Researchers have believed for decades that normal, visible matter makes up only around a sixth of the material in the universe. The rest is an unseen, enigmatic â€œdark matter,â€ which reveals itself only through its gravitational pull.
Some scientists, though, propose that there is no dark matter, and that our understanding of the laws of gravity is wrong instead.
The new finding was based on observations from five telescopes including NASAâ€™s Chandra X-ray Observatory, an orbiting station that captures X-rays emanating from cosmic structures.Â â€œThis is the most energetic cosmic event, besides the Big Bang, which we know about,â€ said team member Maxim Markevitch of the Harvard-Smithsonian Center for Astrophysics in Cambridge, Mass.Â Researchers have produced an animation of the collision (see sidebar).
â€œThese results are direct proof that dark matter exists,â€ added Doug Clowe of the University of Arizona at Tucson, and leader of the study. He acknowledged, though, that the finding reveals nothing about what dark matter actually is.In clusters of galaxies, the normal matter, like the atoms that make up the stars, planets, and everything on Earth, mainly takes the form of hot gas and stars. The hot gas between the galaxies far outweighs the stars in all the galaxies.Â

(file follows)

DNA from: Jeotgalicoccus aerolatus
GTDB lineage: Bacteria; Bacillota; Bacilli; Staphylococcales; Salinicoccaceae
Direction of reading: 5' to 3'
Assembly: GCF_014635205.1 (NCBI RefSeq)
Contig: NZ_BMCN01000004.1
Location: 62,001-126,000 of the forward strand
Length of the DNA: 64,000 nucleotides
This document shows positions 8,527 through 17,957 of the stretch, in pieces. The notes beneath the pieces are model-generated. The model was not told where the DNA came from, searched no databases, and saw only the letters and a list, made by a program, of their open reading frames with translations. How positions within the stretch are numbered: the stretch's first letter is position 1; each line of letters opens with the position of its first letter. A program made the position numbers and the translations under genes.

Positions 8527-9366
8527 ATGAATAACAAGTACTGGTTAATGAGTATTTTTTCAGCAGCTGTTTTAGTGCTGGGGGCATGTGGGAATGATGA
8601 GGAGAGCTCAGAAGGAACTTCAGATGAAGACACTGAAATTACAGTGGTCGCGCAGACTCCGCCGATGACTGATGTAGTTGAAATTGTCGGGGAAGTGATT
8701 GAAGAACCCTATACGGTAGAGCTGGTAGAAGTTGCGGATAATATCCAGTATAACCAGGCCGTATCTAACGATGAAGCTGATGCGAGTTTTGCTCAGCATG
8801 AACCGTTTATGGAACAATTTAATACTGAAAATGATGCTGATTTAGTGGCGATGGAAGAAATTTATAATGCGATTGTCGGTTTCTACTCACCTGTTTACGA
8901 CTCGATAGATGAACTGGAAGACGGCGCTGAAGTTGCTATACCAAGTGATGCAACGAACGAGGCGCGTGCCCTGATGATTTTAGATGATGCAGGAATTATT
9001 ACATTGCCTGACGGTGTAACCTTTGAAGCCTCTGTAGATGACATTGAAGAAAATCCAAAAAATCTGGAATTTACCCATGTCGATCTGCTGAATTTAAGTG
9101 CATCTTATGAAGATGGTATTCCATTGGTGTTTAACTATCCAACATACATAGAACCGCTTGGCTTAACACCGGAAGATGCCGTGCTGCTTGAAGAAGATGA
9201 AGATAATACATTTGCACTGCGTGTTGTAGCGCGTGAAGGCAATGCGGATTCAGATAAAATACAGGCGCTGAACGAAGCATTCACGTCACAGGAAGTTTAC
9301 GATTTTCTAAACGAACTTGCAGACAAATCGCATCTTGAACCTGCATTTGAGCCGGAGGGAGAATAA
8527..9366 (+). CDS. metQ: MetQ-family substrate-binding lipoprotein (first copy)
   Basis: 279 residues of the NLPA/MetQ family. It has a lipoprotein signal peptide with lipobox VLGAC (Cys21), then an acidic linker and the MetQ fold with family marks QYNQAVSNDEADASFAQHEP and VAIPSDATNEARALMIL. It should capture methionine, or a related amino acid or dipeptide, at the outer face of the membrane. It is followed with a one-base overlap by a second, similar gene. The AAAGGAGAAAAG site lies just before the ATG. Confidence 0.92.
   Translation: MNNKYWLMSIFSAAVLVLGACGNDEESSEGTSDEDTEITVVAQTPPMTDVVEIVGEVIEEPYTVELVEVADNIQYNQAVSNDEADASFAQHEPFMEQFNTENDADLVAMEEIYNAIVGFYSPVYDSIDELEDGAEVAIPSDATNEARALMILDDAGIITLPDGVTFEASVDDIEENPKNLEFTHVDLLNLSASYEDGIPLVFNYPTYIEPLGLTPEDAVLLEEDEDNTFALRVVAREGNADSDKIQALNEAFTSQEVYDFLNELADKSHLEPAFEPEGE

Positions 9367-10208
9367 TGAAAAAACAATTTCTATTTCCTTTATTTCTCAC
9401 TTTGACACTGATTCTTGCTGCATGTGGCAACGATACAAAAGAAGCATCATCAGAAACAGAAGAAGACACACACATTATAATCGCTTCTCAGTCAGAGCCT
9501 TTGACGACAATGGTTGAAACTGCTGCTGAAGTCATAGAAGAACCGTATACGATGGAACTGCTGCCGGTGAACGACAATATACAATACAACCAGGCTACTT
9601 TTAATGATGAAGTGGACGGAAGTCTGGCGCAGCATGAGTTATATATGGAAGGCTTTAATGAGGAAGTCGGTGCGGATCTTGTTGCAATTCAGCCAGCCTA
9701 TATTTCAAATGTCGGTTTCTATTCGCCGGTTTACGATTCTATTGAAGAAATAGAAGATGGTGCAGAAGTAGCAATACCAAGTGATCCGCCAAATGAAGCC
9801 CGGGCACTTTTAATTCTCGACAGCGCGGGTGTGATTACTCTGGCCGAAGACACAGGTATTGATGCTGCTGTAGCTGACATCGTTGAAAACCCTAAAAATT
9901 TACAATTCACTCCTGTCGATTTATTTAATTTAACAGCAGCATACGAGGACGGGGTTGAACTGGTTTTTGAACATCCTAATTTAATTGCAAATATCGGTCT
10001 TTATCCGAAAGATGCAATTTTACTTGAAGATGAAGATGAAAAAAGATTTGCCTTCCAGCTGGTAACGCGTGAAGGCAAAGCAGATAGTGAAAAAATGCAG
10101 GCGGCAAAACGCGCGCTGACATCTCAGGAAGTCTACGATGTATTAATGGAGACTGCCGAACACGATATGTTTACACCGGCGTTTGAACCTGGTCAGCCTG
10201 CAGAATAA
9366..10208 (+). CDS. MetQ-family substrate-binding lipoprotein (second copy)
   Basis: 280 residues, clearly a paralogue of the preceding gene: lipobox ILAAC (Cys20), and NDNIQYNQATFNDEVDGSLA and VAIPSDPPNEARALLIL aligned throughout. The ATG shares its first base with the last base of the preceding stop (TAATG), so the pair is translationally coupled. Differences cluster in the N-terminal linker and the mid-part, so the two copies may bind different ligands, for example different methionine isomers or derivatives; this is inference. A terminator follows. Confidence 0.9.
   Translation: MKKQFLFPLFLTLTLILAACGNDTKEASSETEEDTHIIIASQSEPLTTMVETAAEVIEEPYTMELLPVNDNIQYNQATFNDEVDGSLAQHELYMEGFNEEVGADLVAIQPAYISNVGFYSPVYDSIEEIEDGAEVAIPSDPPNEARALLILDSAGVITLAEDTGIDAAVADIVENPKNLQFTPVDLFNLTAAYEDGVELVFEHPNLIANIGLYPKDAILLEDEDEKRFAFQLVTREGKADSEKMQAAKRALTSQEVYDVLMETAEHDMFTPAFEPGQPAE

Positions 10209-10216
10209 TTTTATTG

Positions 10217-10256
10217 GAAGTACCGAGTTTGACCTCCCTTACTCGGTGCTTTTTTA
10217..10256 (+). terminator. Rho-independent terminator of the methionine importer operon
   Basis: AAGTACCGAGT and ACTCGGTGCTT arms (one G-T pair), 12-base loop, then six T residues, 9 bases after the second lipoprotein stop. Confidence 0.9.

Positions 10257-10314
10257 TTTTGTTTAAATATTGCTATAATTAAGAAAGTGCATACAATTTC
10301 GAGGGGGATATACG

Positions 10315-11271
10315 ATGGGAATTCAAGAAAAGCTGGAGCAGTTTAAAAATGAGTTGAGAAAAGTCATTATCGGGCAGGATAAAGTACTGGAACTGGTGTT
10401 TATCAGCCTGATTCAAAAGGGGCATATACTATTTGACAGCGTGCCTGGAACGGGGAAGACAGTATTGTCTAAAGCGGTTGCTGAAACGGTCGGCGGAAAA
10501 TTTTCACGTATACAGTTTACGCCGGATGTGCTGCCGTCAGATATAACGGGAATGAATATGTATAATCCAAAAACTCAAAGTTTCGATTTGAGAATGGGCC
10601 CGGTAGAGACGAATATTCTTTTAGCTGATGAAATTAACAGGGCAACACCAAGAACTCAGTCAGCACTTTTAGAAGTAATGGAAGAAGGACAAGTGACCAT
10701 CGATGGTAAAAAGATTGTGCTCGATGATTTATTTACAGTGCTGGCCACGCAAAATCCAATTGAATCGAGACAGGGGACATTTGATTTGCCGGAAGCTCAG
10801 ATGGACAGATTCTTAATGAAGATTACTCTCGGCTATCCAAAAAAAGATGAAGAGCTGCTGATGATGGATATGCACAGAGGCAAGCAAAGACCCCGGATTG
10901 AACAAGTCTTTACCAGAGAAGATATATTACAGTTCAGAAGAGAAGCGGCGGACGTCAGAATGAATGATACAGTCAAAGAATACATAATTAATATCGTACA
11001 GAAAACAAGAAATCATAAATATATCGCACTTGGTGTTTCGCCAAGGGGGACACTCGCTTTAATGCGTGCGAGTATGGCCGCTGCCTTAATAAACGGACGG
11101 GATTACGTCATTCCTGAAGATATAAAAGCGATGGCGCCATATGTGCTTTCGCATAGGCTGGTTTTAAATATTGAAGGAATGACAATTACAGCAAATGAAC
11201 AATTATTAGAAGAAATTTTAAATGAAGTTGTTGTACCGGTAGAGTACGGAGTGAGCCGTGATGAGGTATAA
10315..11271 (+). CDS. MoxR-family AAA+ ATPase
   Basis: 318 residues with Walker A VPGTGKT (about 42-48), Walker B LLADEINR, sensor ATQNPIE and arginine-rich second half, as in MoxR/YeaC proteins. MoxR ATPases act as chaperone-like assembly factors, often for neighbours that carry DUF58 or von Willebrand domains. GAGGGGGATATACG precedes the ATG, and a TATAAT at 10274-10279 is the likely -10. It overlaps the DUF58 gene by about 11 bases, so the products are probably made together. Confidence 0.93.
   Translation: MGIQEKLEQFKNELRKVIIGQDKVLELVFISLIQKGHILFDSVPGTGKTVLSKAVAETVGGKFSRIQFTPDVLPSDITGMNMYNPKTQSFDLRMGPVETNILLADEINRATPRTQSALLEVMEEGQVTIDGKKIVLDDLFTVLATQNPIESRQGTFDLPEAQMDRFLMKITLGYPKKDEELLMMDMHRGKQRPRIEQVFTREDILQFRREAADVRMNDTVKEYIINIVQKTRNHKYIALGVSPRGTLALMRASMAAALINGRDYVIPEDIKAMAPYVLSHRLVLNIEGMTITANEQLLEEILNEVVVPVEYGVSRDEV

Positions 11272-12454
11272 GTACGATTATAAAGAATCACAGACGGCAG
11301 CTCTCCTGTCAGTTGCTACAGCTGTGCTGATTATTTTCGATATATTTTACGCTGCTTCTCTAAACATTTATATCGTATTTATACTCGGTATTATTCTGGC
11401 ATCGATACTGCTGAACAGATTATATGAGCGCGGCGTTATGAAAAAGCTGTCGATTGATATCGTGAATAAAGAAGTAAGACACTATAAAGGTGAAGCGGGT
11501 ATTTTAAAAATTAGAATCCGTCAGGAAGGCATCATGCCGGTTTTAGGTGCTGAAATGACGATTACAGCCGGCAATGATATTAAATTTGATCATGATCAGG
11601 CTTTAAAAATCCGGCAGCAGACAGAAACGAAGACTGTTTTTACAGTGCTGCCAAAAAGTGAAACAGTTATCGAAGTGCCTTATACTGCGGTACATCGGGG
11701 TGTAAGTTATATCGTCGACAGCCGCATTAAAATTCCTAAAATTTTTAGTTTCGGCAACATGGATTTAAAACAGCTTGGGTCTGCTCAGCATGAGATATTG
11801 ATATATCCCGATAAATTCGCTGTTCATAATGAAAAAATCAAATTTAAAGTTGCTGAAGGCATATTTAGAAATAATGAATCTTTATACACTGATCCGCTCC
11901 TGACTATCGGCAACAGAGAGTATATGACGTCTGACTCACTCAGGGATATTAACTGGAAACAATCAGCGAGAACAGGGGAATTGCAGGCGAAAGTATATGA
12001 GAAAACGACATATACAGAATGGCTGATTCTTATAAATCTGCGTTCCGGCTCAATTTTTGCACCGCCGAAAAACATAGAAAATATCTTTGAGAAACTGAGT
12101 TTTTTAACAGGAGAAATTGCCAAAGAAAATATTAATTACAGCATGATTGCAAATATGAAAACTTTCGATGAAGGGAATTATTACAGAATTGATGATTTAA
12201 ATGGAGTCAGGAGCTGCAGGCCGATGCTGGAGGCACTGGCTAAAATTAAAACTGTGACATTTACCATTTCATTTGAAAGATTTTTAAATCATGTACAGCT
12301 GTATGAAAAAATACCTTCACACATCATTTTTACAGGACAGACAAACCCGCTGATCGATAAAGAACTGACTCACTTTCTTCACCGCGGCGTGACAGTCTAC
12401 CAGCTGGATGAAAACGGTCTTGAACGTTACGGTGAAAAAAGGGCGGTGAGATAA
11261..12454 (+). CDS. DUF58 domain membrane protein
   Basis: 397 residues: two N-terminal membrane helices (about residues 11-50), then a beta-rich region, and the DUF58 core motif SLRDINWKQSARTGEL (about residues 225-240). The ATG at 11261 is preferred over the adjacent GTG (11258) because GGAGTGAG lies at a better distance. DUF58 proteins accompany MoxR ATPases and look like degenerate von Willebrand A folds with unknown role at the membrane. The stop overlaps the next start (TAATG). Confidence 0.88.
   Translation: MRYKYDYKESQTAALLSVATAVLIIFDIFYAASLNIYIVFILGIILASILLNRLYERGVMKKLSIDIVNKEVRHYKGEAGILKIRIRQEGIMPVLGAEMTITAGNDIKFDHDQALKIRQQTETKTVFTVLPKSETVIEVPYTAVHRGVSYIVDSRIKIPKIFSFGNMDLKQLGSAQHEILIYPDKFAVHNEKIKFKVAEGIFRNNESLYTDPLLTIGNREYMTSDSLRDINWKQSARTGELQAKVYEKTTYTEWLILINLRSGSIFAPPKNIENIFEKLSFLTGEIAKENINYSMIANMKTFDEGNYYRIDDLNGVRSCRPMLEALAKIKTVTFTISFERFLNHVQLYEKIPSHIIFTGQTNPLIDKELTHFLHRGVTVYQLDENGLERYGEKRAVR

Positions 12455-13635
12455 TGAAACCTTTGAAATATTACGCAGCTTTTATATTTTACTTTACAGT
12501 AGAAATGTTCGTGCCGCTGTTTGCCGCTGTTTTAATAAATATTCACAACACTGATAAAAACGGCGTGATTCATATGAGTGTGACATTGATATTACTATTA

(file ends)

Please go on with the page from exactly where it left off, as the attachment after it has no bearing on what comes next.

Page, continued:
This normal matter is held in a cluster by the gravity of an even greater mass of dark matter, most astronomers think. Without that, the fast-moving galaxies and hot gas would fly apart.Â
Cloweâ€™s team studied a galaxy cluster designated 1E0657-56, also called the â€œbullet clusterâ€ because it contains a spectacular bullet-shaped cloud of scorching gas. X-ray images show the bullet shape is due to a wind produced by the recent collision of a smaller cluster with a larger one, the researchers said.
before it's in the papers"
June 04, 2013
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Stupendous crash proves "dark matter"
exists, astronomers claim
Aug. 21, 2006
and World Science staff
A colossal crash between two clusters of galaxies has
wrenched apart â€œdark matterâ€ and normal matter, proving the mysterious
dark substance exists, astronomers say.
Researchers have believed for decades that normal, visible matter makes up only
around a sixth of the material in the universe. The rest is
an unseen, enigmatic â€œdark matter,â€ which reveals itself only through its gravitation­ pull.
|Hot gas is seen as the two pink clumps in the image.
This contains most of the normal, or "baryonic," matter in the two
galaxy clusters. The bullet-shaped
clump on the right is the hot gas from one cluster, which plowed through the hot gas from the other, larger cluster during the collision.
The blue areas show where astronomers found most of the mass concentrated.
They determined this using "gravitational lensing," an effect in
the material distorts light from objects far behind the galaxy cluster.
The separation of blue and pink are evidence of the breakup of dark and
regular matter, astronomers say. (Courtesy Chandra X-ray Center).
ANIMATION OF COLLISION: As two galaxy clusters collide, the hot gas in each cluster